The judge may also decide that if you had complied with the regulations and were therefore visible, the injury may have been avoided or less severe.
In the event of contributory negligence, any compensatory award would be subject to a 'split liability' agreement where compensation is apportioned in accordance with blame.
Can I claim if I was injured when cycling on the pavement?
Cycling on the pavement is illegal in England and Wales. But if you were injured cycling on the pavement you may still be able you claim compensation.
Can I claim if injured by an opening car door?
If you are a cyclist and were injured by a driver opening their car door, a cycling injury compensation claim should be possible.
Is cycle helmet camera footage admissible in injury claims?
Yes. However, there are a few things you can do to help make sure that the footage supports your claim.
Is it illegal to ride a bicycle when drunk?
Section 30 Road Traffic Act 1988 reads:
'A person who, when riding a cycle on a road or other public place, is unfit to ride through drink or drugs (that is to say, is under the influence of drink or a drug to such an extent as to be incapable of having proper control of the cycle) is guilty of an offence.'
Depending on the circumstances of your accident, it may still be possible to make an injury claim.
Making a claim - FAQ's
Can I claim for someone else?
Yes. It is possible to claim compensation on behalf of another person in the capacity of a 'litigation friend'.
If an injured person is either too young or vulnerable, too injured, or otherwise unable to claim on their own behalf, their litigation friend can handle the claim process for them.
The litigation friend will be responsible for communicating with the solicitors, and for making decisions in respect of the claim.
How likely am I to win a cycling claim?
If you were injured on your bike in the last 3 years in an accident that was not their fault, you may be eligible to claim compensation.
To win a claim, your solicitor will need to prove causation, meaning your injuries must have resulted from the accident.
The solicitor will also need to establish that the defendant (the driver or other party who caused the accident) was legally responsible for the cycling accident.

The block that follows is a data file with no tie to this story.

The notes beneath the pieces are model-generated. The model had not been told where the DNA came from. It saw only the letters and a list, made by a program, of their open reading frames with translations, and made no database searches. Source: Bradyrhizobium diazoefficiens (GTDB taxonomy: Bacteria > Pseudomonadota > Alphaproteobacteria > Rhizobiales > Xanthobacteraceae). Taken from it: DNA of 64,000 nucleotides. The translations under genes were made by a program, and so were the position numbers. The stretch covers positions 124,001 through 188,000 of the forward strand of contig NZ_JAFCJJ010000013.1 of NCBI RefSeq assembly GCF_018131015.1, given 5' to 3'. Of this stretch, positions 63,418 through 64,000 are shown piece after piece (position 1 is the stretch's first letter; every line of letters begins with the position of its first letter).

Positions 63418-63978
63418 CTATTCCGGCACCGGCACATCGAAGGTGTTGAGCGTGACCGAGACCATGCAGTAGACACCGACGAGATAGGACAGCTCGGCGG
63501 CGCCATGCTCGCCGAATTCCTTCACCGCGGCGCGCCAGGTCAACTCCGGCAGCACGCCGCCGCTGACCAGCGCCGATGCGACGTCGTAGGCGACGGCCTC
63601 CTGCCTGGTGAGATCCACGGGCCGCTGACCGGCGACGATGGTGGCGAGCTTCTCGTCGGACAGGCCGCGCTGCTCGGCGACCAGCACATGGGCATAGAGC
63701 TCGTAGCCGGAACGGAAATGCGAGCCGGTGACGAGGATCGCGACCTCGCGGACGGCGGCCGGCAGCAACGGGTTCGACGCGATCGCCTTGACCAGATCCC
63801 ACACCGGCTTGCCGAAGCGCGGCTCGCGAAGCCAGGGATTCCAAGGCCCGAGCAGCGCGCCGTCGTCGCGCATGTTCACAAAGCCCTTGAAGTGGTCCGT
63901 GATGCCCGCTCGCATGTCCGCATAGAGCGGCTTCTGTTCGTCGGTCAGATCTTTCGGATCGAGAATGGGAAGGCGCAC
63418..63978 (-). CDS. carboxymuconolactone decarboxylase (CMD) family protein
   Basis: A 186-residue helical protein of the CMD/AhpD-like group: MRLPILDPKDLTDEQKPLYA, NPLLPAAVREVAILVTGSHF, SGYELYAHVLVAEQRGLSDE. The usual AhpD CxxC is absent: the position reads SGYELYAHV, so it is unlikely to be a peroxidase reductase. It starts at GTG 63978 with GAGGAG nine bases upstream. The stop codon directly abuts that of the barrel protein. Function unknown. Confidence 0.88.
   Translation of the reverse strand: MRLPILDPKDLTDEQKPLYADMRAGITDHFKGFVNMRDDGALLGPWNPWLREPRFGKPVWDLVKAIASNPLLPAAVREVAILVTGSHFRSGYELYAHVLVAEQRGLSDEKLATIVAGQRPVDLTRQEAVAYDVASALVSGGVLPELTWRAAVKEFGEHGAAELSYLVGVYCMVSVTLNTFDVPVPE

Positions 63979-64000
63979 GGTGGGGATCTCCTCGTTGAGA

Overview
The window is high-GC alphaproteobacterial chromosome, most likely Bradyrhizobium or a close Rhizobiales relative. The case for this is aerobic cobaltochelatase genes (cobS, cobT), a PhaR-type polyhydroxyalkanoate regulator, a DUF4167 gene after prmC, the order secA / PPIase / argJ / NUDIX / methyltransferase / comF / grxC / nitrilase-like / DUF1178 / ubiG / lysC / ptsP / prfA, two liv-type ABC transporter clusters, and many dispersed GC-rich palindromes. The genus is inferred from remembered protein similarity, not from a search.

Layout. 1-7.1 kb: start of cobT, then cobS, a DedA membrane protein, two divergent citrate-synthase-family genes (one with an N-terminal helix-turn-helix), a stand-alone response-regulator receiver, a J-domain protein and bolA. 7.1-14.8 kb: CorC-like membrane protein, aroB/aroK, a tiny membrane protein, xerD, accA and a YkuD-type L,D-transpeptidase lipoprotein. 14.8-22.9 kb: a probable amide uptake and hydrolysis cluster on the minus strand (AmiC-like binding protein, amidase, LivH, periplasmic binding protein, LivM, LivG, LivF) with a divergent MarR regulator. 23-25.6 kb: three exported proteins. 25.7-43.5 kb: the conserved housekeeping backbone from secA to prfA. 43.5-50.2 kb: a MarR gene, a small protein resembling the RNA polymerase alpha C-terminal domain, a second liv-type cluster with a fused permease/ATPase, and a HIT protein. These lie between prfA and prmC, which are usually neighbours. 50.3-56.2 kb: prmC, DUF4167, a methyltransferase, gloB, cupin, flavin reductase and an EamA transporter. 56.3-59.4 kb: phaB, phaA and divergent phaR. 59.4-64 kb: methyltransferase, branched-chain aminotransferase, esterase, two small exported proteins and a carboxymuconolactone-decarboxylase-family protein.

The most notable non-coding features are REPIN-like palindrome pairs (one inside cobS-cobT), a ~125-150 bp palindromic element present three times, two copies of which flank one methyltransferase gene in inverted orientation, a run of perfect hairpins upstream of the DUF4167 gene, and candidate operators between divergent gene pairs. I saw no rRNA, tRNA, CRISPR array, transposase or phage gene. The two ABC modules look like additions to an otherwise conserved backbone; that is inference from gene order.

Can I claim if I feel I was partly responsible for my accident?
Yes. You may still be able to claim compensation even if your actions may have contributed to the accident.
However, if you were partly to blame (known as contributory negligence), your compensation may be reduced and it may be more difficult to prove liability.
How long do I have to make a cycling accident claim?
In general, you have a time limit of up to 3 years from the date of the cycling accident to make an injury claim.
Can I claim for a cycling accident after 3 years?
Possibly. The general rule for adults is that a claim must be started within three years.
However, the three-year countdown starts on the day you learned of your injury or illness. This will usually be the date of the accident but could be the date your doctor gave you a diagnosis.
If you were injured as a child, you do have up until your 21st birthday to make a claim.
Will I have to go to a solicitor's office?
No. You will not need to visit a solicitor's office. As with most professional services, it is no longer necessary to meet face to face with your solicitor. Personal injury claims are dealt with via email, post, and telephone.
Should you need to have a medical, this will be arranged at a medical centre near you or at your GP's surgery.
I need the money now - what are my options?
If you are unable to work and have bills to pay, you may be able to claim an interim compensation payment.
An interim payment is an advance on your compensation payment. Any amount you receive in interim payments would be deducted from your final compensation payment.
Chris Salmon, Director
About the author
Chris Salmon is a co-founder and Director of Quittance Legal Services. Chris has played key roles in the shaping and scaling of a number of legal services brands and is a regular commentator in the legal press.